An anonymous defensive coordinator told The Athletic last month that he would not consider Jackson a Tier 1 quarterback, even though he is a 12-time league MVP winner. “If he has to pass to win the game, they don’t win the game,” the coordinator said.

Jackson has been off at times with his accuracy, and he threw a career-worst 13 interceptions last year. But last season was his best at winning games late with his arm.

In 2021, Jackson led double-digit fourth-quarter comebacks against the Kansas City Chiefs and Indianapolis Colts. His Total QBR when trailing in the fourth quarter last season (81) was fourth in the NFL.

“I don’t know who this guy named ‘Anonymous’ is. I haven’t met him yet,” Harbaugh said. “So I don’t even know why we’re reporting what he has to say. But it is what it is. It’s just baloney; it’s just nothing; it’s a big nothing burger.”

Baltimore outside linebacker Justin Houston believes the criticism of Jackson is almost on par with NBA superstar LeBron James.

“No matter what this kid does, he can’t do right,” Houston said. “I love the way he’s handling it. It’s just motivation. So I pray everybody keeps talking about him because it’s fire.”

A few months after being criticized for not participating in voluntary workouts, Jackson heard league observers say he shouldn’t practice in training camp until he gets a long-term deal.

But Jackson said he’s not taking the “hold-in” approach — reporting to camp but not participating in practices like other NFL players with contract issues — because he wants to win and he doesn’t want to abandon his teammates. hanging out there.”

“Lamar is not worried about the contract, nobody should be worried about the contract,” Ravens wide receiver Rashod Bateman said. “It’s not up to us; we’ll let whoever handles it handle it. We just have to play football. That’s what we’re called here to do and that’s what we’re going to focus on.”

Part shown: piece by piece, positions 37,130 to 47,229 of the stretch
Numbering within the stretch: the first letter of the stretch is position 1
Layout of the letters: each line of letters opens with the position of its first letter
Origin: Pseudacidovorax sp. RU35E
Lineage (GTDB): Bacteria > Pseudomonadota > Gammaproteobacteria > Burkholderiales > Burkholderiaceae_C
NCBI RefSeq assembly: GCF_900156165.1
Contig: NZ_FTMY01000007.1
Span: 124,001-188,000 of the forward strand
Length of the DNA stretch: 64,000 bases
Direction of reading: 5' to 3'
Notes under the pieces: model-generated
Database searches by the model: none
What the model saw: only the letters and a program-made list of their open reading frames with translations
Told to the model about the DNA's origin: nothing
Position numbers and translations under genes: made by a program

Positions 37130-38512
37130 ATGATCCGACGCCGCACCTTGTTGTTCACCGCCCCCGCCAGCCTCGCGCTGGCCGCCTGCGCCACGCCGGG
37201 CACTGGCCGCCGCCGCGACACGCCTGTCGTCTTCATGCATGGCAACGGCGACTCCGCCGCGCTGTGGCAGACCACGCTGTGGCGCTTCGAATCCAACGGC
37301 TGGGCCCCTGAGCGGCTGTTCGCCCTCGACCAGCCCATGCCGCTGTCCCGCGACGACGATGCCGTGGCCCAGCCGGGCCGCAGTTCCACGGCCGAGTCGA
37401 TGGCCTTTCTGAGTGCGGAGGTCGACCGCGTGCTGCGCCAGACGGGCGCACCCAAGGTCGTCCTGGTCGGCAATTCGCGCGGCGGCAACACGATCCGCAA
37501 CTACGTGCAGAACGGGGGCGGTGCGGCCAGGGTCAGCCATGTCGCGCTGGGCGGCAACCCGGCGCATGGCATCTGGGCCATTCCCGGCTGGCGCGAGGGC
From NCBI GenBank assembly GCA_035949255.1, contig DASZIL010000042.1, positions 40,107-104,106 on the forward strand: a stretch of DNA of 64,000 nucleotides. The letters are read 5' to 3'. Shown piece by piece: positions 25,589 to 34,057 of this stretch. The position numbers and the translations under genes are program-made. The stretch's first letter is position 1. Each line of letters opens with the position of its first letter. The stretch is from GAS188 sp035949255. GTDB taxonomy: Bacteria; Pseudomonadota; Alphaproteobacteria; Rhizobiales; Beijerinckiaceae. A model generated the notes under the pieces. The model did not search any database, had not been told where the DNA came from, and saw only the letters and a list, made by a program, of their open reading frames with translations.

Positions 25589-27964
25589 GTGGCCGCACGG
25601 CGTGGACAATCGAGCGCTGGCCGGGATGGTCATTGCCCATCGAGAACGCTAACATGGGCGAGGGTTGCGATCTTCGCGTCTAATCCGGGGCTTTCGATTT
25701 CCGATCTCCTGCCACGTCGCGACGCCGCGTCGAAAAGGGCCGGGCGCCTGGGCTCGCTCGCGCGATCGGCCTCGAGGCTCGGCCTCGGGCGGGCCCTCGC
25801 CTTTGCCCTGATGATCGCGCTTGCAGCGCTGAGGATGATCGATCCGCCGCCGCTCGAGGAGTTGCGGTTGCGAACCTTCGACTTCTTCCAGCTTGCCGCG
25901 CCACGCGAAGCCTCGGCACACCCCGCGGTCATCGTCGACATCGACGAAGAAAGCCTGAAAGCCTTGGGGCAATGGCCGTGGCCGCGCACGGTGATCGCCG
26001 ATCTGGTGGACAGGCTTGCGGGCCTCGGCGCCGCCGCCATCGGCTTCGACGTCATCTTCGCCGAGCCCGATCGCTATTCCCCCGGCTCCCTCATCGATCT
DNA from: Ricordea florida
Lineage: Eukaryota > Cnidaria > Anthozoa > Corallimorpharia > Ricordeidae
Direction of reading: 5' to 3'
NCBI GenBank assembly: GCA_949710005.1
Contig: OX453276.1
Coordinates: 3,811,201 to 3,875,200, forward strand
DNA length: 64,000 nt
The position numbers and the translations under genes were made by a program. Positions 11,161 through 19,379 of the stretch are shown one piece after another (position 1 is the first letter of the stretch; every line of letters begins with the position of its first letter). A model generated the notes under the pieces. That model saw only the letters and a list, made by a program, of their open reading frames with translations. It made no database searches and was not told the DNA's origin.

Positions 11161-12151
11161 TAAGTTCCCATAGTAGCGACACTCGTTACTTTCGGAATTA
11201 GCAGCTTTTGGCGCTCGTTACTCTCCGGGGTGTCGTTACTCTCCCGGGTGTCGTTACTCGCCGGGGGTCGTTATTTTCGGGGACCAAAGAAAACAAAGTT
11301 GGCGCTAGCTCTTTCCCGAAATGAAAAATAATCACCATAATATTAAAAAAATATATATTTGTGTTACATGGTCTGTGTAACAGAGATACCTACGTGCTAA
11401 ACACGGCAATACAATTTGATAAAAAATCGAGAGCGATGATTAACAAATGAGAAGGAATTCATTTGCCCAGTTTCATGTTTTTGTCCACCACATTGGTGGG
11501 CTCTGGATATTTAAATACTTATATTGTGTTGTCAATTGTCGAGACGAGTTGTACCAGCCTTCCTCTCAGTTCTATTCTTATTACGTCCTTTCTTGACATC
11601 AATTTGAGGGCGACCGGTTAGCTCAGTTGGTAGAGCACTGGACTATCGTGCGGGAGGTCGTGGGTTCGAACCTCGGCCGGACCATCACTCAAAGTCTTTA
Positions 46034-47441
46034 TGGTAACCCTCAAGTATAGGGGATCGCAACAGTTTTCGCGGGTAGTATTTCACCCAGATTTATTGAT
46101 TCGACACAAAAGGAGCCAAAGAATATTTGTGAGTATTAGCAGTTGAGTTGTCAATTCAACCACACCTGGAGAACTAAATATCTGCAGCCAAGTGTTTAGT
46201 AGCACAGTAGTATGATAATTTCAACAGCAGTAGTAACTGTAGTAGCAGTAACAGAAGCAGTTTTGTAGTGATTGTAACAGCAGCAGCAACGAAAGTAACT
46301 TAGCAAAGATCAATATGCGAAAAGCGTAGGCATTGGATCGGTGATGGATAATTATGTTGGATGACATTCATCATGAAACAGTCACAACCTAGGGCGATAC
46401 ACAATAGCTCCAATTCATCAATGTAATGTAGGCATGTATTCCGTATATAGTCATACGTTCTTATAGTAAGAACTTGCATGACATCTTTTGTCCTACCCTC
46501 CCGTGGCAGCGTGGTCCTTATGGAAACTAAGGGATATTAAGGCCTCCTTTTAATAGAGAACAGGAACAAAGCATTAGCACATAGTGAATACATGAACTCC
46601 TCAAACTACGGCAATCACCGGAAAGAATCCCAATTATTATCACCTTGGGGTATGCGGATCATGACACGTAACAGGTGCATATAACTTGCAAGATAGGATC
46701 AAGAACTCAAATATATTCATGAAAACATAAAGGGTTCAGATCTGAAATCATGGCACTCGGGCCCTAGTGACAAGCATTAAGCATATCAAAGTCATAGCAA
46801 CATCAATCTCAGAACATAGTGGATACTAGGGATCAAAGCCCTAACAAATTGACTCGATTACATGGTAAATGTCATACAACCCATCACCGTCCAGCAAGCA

Teammates say Jackson is not talking about the negotiations. When Humphrey raised a long-term deal, Jackson told him, “It gets done when it gets done.”

“For a guy who negotiates, he hasn’t said a word and his value just keeps going up. It’s amazing,” Ravens guard Kevin Zeitler said. “For anyone who gives him shit, he’s in charge of his own destiny. now, and I think that’s the way he likes it. The way he plays, the way he prepares, the person that he is and I think in the long run he’s just going to keep winning.”

When asked how Jackson will handle all the noise going into the season, coaches and teammates point to 2019. After hearing all the preseason questions about whether he could throw the ball, Jackson threw five touchdown passes in the season opener and then delivered line: “Not bad for a running back.” Jackson became the second unanimous NFL MVP selection in history.

“I know he’s motivated by the critics,” Ravens defensive end Calais Campbell said. “… At the end of the day, he’s a phenomenal quarterback. Let the haters talk. We’ll let them chirp, but we’re just winning football games.”